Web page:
Additionally, if you’re worried about someone accessing sensitive information (or another employee’s computer), setting up an access point that requires authentication before logging in may be worthwhile. You can do this by adding an extra layer of security to the login process on your router or even having it require passwords as part of its initial configuration.

Employee Supervision Policies

Employees should be supervised at all times. This can include being present in the work area or having a supervisor check in with an employee during breaks, lunches, and after work hours.

Employees may not realize that they are at risk of identity theft by using their personal computer to check sensitive information or accessing it from their smartphones while at home.

Employee Break Policy Enforcement

You can ensure your employees are taking their breaks by enforcing a policy that has been clearly communicated to all staff, and addressing those who don’t follow it. If an employee does not take a break, you should first address it as an issue of workplace safety. 

For example, if an employee works through lunch because they’re under too much pressure to stop working for even 10 minutes, this can lead to health problems—such as heart disease or obesity.

 In addition to being good practice in terms of health insurance costs and employee wellness, taking regular breaks during work hours also leads to better productivity. A Forbes study found that taking breaks at work increase productivity and mental well-being and freshens your employees’ mind.

Gun Violence Safety Measures

One way to improve employee security at the workplace is to place gun violence safety measures by increasing the security and taking steps to protect employees, such as installing cameras and having a security guard on duty. Another way is to educate employees about what they can do in case of an emergency, such as evacuation plans.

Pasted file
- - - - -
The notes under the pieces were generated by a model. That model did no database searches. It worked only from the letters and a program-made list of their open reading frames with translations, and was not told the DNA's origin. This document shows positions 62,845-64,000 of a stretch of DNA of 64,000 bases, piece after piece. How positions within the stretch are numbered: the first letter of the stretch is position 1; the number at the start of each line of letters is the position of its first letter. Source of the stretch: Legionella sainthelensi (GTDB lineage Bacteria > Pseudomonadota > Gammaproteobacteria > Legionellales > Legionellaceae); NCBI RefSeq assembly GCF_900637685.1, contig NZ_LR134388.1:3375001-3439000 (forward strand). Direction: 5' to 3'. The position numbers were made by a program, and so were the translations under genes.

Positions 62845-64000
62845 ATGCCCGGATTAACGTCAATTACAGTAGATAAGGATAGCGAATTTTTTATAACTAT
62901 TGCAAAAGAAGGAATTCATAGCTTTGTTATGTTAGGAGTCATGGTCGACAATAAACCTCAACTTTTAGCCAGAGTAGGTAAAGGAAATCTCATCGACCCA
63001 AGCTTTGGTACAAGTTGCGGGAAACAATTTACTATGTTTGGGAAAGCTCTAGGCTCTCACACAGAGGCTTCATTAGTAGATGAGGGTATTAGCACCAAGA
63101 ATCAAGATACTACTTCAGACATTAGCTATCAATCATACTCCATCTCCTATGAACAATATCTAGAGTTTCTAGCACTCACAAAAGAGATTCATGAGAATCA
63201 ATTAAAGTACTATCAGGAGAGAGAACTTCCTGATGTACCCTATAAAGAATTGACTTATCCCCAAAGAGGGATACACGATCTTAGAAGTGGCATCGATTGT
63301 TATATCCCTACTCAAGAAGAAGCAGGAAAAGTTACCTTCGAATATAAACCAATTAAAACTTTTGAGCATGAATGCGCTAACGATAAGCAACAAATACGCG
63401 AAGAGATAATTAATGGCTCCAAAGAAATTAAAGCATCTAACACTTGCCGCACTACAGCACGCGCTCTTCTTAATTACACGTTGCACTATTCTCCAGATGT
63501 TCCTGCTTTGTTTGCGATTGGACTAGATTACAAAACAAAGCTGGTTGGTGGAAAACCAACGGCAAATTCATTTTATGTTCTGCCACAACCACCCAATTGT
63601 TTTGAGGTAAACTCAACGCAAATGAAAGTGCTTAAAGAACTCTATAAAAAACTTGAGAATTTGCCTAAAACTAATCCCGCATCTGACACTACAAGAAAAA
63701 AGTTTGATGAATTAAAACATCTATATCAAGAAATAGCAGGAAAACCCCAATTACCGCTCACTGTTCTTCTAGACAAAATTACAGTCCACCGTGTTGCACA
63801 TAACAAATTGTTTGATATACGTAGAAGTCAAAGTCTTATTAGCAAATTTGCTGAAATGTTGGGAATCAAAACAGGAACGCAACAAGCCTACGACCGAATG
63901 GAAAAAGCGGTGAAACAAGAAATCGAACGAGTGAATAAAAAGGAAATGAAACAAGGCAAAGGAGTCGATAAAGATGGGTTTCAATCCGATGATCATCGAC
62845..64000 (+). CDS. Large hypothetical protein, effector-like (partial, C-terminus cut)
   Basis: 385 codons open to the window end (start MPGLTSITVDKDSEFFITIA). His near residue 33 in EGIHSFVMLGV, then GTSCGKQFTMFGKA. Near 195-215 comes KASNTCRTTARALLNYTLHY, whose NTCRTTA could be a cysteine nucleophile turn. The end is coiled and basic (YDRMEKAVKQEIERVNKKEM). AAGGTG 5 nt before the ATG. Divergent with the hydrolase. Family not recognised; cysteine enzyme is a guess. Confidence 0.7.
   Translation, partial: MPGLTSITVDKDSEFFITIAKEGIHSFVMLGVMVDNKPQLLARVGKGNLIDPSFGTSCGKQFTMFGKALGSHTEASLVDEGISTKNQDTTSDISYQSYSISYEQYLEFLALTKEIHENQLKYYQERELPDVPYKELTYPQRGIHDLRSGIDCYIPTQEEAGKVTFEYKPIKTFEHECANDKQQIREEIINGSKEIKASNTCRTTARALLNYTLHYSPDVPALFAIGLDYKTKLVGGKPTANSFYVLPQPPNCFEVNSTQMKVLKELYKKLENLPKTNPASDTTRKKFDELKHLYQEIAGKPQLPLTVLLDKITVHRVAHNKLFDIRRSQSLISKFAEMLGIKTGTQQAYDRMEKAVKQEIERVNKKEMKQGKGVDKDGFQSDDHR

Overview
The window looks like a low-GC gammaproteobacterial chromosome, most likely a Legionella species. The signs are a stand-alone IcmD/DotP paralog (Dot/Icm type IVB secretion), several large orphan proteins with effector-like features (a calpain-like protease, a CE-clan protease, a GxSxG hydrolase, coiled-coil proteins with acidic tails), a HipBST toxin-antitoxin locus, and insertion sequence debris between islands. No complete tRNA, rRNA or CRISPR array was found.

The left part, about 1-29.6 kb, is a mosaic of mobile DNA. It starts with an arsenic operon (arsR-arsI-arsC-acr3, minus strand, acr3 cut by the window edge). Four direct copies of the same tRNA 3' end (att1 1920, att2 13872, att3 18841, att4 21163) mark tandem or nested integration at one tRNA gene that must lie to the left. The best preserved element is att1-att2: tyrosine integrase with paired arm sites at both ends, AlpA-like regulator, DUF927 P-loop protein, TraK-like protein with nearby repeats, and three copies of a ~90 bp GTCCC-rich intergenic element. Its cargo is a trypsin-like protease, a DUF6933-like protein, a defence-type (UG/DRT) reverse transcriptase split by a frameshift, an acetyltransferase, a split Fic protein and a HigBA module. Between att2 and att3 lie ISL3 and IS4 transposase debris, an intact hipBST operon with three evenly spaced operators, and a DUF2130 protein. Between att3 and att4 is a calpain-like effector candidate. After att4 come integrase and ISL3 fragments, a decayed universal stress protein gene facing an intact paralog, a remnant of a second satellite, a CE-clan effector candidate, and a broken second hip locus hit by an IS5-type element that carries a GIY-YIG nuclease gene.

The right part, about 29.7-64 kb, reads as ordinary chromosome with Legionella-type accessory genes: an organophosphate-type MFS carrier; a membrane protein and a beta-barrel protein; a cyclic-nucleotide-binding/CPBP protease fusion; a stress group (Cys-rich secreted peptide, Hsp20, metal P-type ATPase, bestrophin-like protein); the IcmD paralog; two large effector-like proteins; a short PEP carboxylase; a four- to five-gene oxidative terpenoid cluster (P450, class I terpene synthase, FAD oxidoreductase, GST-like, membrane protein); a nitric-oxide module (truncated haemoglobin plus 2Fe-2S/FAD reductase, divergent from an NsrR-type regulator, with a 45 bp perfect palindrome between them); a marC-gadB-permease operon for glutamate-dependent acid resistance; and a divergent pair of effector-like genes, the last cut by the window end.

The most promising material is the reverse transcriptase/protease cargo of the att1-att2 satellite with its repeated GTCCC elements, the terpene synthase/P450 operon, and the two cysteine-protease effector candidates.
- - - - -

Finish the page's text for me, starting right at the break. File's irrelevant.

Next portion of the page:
The second step is installing panic buttons and emergency call boxes throughout the building so employees can quickly alert security if they feel threatened by an intruder.

Another way is to have a clear protocol for reporting suspicious activity so that if someone sees something suspicious, they know how to report it without overreacting or causing harm. 

You should also take steps to increase awareness about gun violence and its risks for employees by training them on how to recognize warning signs before it happens so they can contact authorities immediately if they feel unsafe or threatened by anyone who might be carrying a weapon 

Ready to Make Your Workplace Secure?

Providing a practical and secure workplace is the responsibility of employers throughout all industries. For those in managerial positions, the stakes are exceptionally high: you must ensure compliance and safeguard sensitive data while fostering a positive, productive work environment. We’ve compiled 13 concrete tips to help you accomplish these goals, but first, it’s essential to understand what you’re protecting, who is at risk, and why they are vulnerable.